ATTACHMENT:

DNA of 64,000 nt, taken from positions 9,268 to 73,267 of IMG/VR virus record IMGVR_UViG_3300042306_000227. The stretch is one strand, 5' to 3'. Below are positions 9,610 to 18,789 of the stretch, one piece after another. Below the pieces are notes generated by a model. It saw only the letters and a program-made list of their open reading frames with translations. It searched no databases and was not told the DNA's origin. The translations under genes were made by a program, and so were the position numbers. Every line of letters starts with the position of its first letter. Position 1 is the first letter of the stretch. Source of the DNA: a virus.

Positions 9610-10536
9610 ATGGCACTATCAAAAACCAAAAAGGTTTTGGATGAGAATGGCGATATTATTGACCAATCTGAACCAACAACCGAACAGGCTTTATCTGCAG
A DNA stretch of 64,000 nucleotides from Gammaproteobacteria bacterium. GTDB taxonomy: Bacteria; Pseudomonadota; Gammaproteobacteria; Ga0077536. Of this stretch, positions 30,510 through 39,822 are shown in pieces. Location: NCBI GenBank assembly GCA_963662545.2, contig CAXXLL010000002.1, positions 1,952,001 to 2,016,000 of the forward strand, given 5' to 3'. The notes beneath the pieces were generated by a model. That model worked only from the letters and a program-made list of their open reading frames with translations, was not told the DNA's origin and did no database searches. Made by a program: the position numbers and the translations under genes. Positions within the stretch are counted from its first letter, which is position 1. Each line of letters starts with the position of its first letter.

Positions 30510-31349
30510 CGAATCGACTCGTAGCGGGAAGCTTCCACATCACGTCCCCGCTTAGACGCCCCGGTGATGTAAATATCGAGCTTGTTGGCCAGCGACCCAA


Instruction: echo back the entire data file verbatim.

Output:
DNA of 64,000 nt, taken from positions 9,268 to 73,267 of IMG/VR virus record IMGVR_UViG_3300042306_000227. The stretch is one strand, 5' to 3'. Below are positions 9,610 to 18,789 of the stretch, one piece after another. Below the pieces are notes generated by a model. It saw only the letters and a program-made list of their open reading frames with translations. It searched no databases and was not told the DNA's origin. The translations under genes were made by a program, and so were the position numbers. Every line of letters starts with the position of its first letter. Position 1 is the first letter of the stretch. Source of the DNA: a virus.

Positions 9610-10536
9610 ATGGCACTATCAAAAACCAAAAAGGTTTTGGATGAGAATGGCGATATTATTGACCAATCTGAACCAACAACCGAACAGGCTTTATCTGCAG
A DNA stretch of 64,000 nucleotides from Gammaproteobacteria bacterium. GTDB taxonomy: Bacteria; Pseudomonadota; Gammaproteobacteria; Ga0077536. Of this stretch, positions 30,510 through 39,822 are shown in pieces. Location: NCBI GenBank assembly GCA_963662545.2, contig CAXXLL010000002.1, positions 1,952,001 to 2,016,000 of the forward strand, given 5' to 3'. The notes beneath the pieces were generated by a model. That model worked only from the letters and a program-made list of their open reading frames with translations, was not told the DNA's origin and did no database searches. Made by a program: the position numbers and the translations under genes. Positions within the stretch are counted from its first letter, which is position 1. Each line of letters starts with the position of its first letter.

Positions 30510-31349
30510 CGAATCGACTCGTAGCGGGAAGCTTCCACATCACGTCCCCGCTTAGACGCCCCGGTGATGTAAATATCGAGCTTGTTGGCCAGCGACCCAA